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Naoko Teruya

What clay body do you use?

" I usually use stoneware especially dark clay like balcones dark and black mountain. And occasionally I use porcelain. "

Primary forming method?

"I like both hand-building and wheel throwing. "

Primary firing temperature?

"I like cone 10 reduction firing and also oxidation mid firing."

Favorite surface treatment?

"My favorite surface is matte surface, like non-glazed surface. Even when I use a glaze I tried to make natural earthy surface. "

Favorite Tools?

"I like the wheel but I usually alter them after throwing."

Describe your studio environment.

"I prefer to working alone with listening to my favorite music. I’m lucky to have my own studio in my house. So it takes me to the different world easily. "

How/Where do you market and sell your artwork?

"I sell at my studio and my website at"

What sparks your creativity? What drives you to work with clay?

""What drives me to work with clay” is when I touched clay first time, I thought I could make anything with clay! That was the start. Of course, it was wrong. But somehow I found it fun in the processes and now I enjoy challenging. "              

 Did you come to ceramics from a different career? Tell us about your journey to a ceramics career.

"I have a college degree of literature in Japan. I didn’t go to art school and I’ve never touched clay until I came to the US. My ceramic journey began in Boston where I moved to the US first time. At that time I didn’t bring a lot of kitchen stuff from Japan. I needed some bowls and plates for Japanese food I cooked. Then I found the Radcliffe College Ceramic Studio and touched the clay for the first time there. I focused on making functional work. I was fascinated by the clay there. Since then I have gotten into creating a shape with clay to express my taste and what I feel. "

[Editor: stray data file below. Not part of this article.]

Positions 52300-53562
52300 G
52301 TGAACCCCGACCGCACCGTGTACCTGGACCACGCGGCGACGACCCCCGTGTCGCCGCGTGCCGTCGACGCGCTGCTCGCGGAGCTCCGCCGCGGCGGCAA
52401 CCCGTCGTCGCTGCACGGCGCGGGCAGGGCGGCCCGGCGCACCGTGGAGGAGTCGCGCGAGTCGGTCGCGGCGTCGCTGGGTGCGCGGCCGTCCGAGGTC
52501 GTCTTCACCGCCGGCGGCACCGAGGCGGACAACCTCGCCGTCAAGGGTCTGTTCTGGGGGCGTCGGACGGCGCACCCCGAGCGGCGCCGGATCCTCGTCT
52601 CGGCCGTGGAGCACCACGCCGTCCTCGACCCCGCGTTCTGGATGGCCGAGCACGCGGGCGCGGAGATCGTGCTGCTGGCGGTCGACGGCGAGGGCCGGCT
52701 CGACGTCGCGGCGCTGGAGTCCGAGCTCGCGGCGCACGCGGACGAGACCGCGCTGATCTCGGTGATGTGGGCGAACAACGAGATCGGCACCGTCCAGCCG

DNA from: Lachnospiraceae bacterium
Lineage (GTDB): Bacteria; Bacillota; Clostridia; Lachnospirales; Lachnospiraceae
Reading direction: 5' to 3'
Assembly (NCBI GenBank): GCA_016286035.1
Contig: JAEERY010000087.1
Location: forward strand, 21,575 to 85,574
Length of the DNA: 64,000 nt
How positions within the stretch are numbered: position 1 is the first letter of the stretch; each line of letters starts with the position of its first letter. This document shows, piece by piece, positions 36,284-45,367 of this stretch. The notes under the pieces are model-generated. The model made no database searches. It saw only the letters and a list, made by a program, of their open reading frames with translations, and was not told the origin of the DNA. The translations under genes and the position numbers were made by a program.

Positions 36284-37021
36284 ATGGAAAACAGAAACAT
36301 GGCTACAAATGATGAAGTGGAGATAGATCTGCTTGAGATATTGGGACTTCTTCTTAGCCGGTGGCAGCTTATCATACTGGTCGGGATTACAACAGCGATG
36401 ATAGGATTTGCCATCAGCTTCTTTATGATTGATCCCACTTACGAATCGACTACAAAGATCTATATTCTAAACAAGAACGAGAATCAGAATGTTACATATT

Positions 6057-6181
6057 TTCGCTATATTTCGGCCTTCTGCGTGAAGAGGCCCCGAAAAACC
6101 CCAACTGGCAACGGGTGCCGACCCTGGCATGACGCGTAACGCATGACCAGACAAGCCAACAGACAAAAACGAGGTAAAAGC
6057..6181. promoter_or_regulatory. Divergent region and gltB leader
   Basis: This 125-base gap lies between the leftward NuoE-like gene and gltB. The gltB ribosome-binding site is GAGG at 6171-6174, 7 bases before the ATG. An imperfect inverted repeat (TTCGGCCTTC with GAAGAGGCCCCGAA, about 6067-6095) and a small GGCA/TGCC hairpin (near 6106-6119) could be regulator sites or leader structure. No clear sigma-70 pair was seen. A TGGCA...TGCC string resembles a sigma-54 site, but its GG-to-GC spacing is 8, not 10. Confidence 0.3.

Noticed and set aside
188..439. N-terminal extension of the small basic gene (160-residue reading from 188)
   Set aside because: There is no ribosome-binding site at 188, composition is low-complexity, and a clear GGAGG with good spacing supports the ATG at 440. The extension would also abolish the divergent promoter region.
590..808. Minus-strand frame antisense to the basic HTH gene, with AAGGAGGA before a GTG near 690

How have you have taken your experience as a well-established maker in the field and passed that knowledge along to your other artists?

"I’ve been learning at so many places including in Japan. And I noticed that every artist teaches me in a different way. Even just throwing is different. Learning is fun and never ending."

    What’s the best advice you’ve been given by a fellow maker, mentor, or teacher?

      I was told by many teachers that I should draw pictures and make a plan what I am going to make before starting. I usually start without any solid idea, and ask the clay what I want to be… but these advices actually work. Making up my mind and drawing the shape I plan really help and guide me where I want to go."

      Website URL and other social media platforms:


      I was born in Sapporo and grew up in Tokyo, Japan. I had never touched clay in Japan. My ceramic journey began in Boston in 1992. When I first came to the US in 1989 I didn’t bring any bowls and plates and I couldn’t find them for Japanese food at that time. I decided to make them by myself and found the Radcliffe College Ceramic Studio. I focused on making functional work by both the wheel and hand-built. Since then I moved around almost every 2 to 3 years, back and forth to Japan, Philadelphia, and Chicago, I took several local ceramic classes and community college class of ceramics. I moved to Houston and started to take a class of Glassell School in 2002. I received Merit Award from Glassell School in 2018.


        PO Box 667401
        Houston, TX 77266

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